Maybe it’s better to just avoid TFF altogether, but as Kirk said, “I need my pain,” if only to appreciate the heights of the series even more. When you see how easy it is for a film to go wrong, even with promising material, it’s practically a miracle when they get it right.

Eugene’s Rating: Warp 3

Background Information

Star Trek V is pretty much universally acknowledged as the nadir of the franchise. Not only was it the absolute worst piece of garbage to ever bear the Star Trek logo, but it debuted right after the first season of TNG, which many fans already felt disillusioned and disappointed by. Even Roddenberry lamented its place in the canon, and the movie was both a financial and critical failure.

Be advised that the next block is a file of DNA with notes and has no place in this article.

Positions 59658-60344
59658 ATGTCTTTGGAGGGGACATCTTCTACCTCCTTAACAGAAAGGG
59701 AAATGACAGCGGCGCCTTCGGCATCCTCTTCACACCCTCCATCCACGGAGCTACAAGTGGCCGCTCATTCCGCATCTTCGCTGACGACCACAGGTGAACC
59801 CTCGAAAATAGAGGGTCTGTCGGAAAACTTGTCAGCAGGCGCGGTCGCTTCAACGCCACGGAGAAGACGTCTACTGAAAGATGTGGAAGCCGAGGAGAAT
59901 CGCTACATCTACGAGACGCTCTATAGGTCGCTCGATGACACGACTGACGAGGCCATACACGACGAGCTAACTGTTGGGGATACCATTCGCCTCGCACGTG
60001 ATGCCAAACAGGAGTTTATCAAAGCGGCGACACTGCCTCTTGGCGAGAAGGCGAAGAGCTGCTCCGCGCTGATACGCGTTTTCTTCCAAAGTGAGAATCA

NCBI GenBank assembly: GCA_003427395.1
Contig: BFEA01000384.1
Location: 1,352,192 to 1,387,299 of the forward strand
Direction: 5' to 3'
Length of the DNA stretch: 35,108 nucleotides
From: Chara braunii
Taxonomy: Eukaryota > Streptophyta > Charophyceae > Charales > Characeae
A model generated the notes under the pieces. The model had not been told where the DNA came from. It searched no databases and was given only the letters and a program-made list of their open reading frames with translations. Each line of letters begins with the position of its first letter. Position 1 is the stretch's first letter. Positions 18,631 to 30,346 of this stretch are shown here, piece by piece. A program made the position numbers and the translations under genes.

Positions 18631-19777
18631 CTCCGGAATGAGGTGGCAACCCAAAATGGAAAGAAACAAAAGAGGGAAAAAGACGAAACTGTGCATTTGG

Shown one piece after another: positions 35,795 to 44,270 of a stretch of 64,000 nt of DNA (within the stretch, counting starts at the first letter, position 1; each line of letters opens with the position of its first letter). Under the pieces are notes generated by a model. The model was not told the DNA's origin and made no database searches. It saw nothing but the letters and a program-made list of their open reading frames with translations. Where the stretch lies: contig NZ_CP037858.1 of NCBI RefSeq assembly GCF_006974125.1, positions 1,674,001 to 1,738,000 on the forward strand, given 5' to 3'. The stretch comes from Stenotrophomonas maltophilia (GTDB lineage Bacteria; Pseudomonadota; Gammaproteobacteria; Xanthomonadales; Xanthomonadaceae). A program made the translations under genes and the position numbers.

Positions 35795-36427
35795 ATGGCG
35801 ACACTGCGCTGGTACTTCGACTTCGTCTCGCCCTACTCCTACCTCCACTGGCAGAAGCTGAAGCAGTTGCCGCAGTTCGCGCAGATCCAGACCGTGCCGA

The stars sort of aligned to create this masterpiece of dreck. For one, it was in development during the 1988 Writer’s Guild of America strike, so both pre-production and shooting wound up severely curtailed and the budget was extremely tight. Scenes often had only minutes instead of hours to set up. Extras were reused, so that the same guys run through the gates of Paradise  over and over again. Entire setpieces, like the corridors, were recycled from TNG, which was filming at the next door Paramount lot.

Two, the unbelievable success of Star Trek IV made the studios think that success was all about comedy, and demanded another comic masterpiece. The writers were asked to shoehorn in humor wherever possible, and make scenes sillier.